Itchy Pet Awareness Month
August is Itchy Pet Awareness Month! In the 1980s during my first decade in practice, the itchy pet was likely to have fleas. We had powders, sprays, shampoos, bombs, and collars. All of which worked equally poorly. I still see a few clients who try to get out of a flea problem using these old 20th Century products. Frustration is the word that comes to mind when I think of fleas back in those days.
Fortunately, in the mid-1990s the topical products like Frontline and Advantage came out and were much more effective against fleas. Dogs were happier having to scratch less and owners were happier, too. This past decade saw the advent of oral medications to control and prevent flea and tick infestations and the external parasites seem to have met their match.
But a peculiar thing happened on the way to a parasite-free existence. A few dogs began to scratch. And then a few more dogs. Soon many pet owners were wondering if there was a resistance developing to the flea and tick medications. However, this was quickly disproven. The 21st Century parasite preventives are very safe and effective for your pets.
Whereas the #1 allergy in pets in the 20th Century was a flea allergy, in this Century the most common allergy is caused by the environment. Tree and grass pollens, molds, house dust mites, etc are the main offenders in the itchy pet. And it has become epidemic-like. We see multiple itchy pets each week. These pets are scratching and keeping their owners up at night. They are excoriating their skin with aggressive scratching, sometimes to the point of bleeding. They are licking their paws excessively and turning around to lick and bite at their sides. The pet owner is desperate for help in many cases. Excessive itchiness became the #1 reason owners took their dog to the vet from 2012 to 2019.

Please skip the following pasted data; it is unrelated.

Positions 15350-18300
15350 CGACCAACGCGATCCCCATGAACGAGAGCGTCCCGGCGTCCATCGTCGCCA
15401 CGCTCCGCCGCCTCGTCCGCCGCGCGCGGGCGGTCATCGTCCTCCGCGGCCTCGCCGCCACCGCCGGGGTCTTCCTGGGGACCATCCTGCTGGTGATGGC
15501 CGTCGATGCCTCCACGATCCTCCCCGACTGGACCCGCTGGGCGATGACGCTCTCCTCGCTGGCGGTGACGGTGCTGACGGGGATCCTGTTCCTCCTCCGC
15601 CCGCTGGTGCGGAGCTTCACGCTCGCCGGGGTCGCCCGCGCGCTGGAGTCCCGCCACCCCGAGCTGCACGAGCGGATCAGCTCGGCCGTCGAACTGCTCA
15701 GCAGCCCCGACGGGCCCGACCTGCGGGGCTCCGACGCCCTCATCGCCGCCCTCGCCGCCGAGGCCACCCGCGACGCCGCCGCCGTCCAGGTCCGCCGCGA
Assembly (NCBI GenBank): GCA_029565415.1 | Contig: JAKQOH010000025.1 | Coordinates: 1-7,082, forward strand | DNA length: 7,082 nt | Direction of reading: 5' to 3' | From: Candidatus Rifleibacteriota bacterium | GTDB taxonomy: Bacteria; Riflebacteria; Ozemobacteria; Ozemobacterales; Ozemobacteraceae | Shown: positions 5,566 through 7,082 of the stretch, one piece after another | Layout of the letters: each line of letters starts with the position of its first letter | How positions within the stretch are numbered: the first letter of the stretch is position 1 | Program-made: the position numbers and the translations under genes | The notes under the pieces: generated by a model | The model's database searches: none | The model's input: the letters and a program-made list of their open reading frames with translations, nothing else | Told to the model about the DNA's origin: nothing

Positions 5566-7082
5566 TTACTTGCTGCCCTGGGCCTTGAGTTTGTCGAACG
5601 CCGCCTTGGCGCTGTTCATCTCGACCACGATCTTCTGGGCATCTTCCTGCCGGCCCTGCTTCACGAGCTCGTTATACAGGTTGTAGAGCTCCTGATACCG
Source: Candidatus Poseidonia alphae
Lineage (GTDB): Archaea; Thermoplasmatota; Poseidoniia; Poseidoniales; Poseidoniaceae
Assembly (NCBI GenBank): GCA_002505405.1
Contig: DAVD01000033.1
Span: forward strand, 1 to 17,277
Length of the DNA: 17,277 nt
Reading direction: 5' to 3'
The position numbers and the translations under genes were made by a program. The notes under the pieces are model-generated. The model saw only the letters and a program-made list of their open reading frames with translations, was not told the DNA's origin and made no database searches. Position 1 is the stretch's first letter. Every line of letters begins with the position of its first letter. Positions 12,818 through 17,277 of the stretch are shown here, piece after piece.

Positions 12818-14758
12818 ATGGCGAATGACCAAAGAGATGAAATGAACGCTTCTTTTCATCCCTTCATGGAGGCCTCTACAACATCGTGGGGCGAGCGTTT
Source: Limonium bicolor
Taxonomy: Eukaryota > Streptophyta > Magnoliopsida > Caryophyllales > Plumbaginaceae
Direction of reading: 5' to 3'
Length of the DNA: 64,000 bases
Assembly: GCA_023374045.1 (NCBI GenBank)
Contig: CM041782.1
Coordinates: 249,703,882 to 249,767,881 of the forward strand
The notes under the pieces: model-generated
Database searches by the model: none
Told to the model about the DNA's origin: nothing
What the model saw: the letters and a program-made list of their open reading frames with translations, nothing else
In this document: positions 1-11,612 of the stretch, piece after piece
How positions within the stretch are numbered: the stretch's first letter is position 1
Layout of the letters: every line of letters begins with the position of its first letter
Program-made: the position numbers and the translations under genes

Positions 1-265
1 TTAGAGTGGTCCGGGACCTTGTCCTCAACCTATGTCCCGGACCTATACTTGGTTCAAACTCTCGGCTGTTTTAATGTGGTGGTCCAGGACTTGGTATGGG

Fortunately, there has recently been much research done in this area of dermatology. New products have been FDA approved as safe and effective to calm down the inflammed skin of an itchy pet. Some are in the form of tablets, some injections and improved shampoos are now on the market. The science behind these products is outstanding and pets and their owners are reaping the benefits. After trying multiple home remedies for their scratching and licking pet, owners are going to their vet and finding peace and tranquility in the anti-itch products now available.
The skin is a complicated organ and a thorough work up and follow up plan for your pet at the vet's office is recommended. Many options are now available for owners to make life better for their itchy pet. During Itchy Pet Awareness Month talk to your vet about what may be the right choice for your best friend. Together we can "Ditch the Itch".
Submitted by Harley Robinson, DVM